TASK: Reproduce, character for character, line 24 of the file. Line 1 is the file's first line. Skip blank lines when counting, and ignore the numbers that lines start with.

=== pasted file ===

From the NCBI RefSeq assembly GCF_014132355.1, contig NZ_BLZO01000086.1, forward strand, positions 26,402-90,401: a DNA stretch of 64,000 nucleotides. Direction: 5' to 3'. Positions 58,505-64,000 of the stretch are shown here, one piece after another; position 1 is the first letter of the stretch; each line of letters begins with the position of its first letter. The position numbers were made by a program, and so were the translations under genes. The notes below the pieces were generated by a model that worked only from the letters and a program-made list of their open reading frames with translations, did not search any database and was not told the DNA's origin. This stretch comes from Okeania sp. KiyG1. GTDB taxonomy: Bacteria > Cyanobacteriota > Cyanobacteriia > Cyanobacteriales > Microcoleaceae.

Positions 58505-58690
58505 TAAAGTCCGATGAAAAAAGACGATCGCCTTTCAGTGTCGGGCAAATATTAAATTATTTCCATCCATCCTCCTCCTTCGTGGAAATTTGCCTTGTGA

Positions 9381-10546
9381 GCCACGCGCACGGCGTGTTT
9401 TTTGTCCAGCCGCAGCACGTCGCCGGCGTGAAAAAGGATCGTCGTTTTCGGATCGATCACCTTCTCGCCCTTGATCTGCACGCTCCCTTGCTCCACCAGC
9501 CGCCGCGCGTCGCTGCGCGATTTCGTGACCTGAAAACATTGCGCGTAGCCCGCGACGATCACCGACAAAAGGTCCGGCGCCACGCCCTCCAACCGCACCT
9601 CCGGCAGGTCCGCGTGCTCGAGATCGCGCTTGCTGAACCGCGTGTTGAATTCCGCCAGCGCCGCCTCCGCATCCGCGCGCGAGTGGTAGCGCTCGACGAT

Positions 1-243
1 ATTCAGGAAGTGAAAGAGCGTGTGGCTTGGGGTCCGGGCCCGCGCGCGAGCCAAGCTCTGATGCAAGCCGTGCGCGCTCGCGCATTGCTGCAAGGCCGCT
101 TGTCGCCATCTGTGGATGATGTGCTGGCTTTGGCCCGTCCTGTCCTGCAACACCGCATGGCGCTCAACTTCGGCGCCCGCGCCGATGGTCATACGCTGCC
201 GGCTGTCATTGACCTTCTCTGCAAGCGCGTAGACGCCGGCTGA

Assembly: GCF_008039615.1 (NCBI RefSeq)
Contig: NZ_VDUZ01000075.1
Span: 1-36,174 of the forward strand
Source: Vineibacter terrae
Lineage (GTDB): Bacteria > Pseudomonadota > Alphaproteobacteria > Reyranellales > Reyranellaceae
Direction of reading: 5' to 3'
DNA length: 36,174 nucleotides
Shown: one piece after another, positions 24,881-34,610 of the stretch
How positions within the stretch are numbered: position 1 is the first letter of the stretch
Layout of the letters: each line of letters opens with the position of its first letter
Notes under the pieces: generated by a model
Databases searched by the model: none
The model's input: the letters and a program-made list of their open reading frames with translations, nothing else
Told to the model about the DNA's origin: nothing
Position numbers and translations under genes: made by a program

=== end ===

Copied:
Databases searched by the model: none